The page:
Tracy Sugarman was an American illustrator known for chronicling momentous events in American History, from D-Day to the Civil Rights struggle. In 1964, he documented the people and projects of Mississippi's Freedom Summer. At age 41, he was older than many of the college-age volunteers and Civil Rights workers. Sugarman would later write two books of his experiences, The Stranger at the Gates (1966) and We Had Sneakers, They Had Guns (2009). The quotes cited here are Sugarman's unless otherwise noted.
His stunning triumph at the 1936 Olympic Games captivated the world even as it infuriated the Nazis. Premiering May 1.
A look at five real-life "Rosies," the reality of working in defense plants during World War II and then having to give up those jobs for returning GIs.
With data compiled from tens of thousands of sex questionnaires, Alfred Kinsey changed America's views about sex with the Kinsey Reports.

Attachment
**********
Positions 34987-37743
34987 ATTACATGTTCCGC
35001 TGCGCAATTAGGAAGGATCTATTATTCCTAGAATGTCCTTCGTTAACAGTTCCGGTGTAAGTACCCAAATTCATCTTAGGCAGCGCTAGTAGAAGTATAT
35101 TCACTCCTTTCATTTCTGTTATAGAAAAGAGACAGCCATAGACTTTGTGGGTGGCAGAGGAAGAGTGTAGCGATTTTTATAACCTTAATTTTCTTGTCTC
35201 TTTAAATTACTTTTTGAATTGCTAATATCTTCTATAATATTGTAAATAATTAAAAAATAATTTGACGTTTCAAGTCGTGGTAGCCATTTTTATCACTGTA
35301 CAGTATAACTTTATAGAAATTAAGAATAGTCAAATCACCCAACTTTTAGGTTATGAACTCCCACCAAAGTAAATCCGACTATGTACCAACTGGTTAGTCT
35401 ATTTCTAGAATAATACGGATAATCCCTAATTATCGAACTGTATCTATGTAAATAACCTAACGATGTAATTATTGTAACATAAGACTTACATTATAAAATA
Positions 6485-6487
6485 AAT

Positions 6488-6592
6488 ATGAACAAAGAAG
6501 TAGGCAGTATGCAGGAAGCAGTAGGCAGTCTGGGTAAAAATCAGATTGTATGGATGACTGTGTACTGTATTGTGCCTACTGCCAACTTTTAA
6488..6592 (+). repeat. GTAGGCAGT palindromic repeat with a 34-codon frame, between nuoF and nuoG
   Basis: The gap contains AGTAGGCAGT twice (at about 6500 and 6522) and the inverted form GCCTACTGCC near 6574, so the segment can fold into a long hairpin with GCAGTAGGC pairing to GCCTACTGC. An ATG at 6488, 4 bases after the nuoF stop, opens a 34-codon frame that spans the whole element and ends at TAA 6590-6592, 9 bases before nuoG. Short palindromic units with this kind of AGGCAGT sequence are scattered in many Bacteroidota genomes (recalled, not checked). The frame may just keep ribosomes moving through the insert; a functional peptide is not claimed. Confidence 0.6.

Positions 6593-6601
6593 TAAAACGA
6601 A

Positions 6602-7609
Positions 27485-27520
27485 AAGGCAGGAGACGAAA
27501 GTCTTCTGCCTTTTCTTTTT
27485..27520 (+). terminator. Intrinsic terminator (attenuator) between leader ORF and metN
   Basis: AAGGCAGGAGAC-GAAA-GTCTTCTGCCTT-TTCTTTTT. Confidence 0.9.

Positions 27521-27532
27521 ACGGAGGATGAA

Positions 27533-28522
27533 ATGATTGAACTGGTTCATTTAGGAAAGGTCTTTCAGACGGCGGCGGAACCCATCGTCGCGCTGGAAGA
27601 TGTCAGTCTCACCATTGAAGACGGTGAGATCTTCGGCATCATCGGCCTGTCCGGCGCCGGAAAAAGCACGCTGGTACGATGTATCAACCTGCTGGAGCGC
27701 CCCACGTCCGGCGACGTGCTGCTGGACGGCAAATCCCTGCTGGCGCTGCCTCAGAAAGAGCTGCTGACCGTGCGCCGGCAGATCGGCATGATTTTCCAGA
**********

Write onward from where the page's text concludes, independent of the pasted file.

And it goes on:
This funny, probing program re-examines assumptions about American culture in the 1950s.
The personal journey of three generations of a Japanese American family, including their stint in internment camps during World War II.
From a small-town Texas murder emerged a landmark civil rights case that successfully challenged Jim Crow-style discrimination against Mexican Americans.
Before World War II, young Chinese Americans defied cultural tradition in San Francisco's Chinatown, previously closed to outsiders.
The little-known story of a black independent film industry that produced nearly 500 feature films for African American audiences.